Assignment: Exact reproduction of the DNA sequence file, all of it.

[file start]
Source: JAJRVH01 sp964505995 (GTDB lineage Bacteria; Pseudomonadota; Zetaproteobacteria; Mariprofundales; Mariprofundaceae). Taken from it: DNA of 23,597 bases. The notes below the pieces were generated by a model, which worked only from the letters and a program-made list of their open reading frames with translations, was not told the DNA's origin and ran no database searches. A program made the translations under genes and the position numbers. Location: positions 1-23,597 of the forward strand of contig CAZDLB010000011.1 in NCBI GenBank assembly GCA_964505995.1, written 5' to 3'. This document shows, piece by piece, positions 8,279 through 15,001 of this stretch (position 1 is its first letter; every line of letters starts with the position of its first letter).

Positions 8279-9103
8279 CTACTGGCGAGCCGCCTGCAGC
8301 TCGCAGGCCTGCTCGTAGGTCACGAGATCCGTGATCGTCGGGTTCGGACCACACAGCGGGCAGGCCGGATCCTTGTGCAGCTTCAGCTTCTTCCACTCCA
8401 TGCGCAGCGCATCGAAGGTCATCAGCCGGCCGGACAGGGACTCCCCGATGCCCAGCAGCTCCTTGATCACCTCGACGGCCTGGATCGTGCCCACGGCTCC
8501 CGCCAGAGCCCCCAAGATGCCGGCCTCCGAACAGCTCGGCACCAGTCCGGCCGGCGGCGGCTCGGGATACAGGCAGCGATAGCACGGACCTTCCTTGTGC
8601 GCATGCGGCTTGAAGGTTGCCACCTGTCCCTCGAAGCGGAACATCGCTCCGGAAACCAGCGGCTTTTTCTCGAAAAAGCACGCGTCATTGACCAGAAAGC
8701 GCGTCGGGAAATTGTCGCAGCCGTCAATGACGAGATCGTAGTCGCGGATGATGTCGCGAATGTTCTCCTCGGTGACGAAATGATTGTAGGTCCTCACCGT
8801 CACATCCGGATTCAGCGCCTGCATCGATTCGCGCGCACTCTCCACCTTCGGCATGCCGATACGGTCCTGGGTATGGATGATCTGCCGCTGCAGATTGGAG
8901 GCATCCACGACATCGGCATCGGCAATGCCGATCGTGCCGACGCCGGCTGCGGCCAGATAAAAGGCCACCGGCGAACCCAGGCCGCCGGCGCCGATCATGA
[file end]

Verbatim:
Source: JAJRVH01 sp964505995 (GTDB lineage Bacteria; Pseudomonadota; Zetaproteobacteria; Mariprofundales; Mariprofundaceae). Taken from it: DNA of 23,597 bases. The notes below the pieces were generated by a model, which worked only from the letters and a program-made list of their open reading frames with translations, was not told the DNA's origin and ran no database searches. A program made the translations under genes and the position numbers. Location: positions 1-23,597 of the forward strand of contig CAZDLB010000011.1 in NCBI GenBank assembly GCA_964505995.1, written 5' to 3'. This document shows, piece by piece, positions 8,279 through 15,001 of this stretch (position 1 is its first letter; every line of letters starts with the position of its first letter).

Positions 8279-9103
8279 CTACTGGCGAGCCGCCTGCAGC
8301 TCGCAGGCCTGCTCGTAGGTCACGAGATCCGTGATCGTCGGGTTCGGACCACACAGCGGGCAGGCCGGATCCTTGTGCAGCTTCAGCTTCTTCCACTCCA
8401 TGCGCAGCGCATCGAAGGTCATCAGCCGGCCGGACAGGGACTCCCCGATGCCCAGCAGCTCCTTGATCACCTCGACGGCCTGGATCGTGCCCACGGCTCC
8501 CGCCAGAGCCCCCAAGATGCCGGCCTCCGAACAGCTCGGCACCAGTCCGGCCGGCGGCGGCTCGGGATACAGGCAGCGATAGCACGGACCTTCCTTGTGC
8601 GCATGCGGCTTGAAGGTTGCCACCTGTCCCTCGAAGCGGAACATCGCTCCGGAAACCAGCGGCTTTTTCTCGAAAAAGCACGCGTCATTGACCAGAAAGC
8701 GCGTCGGGAAATTGTCGCAGCCGTCAATGACGAGATCGTAGTCGCGGATGATGTCGCGAATGTTCTCCTCGGTGACGAAATGATTGTAGGTCCTCACCGT
8801 CACATCCGGATTCAGCGCCTGCATCGATTCGCGCGCACTCTCCACCTTCGGCATGCCGATACGGTCCTGGGTATGGATGATCTGCCGCTGCAGATTGGAG
8901 GCATCCACGACATCGGCATCGGCAATGCCGATCGTGCCGACGCCGGCTGCGGCCAGATAAAAGGCCACCGGCGAACCCAGGCCGCCGGCGCCGATCATGA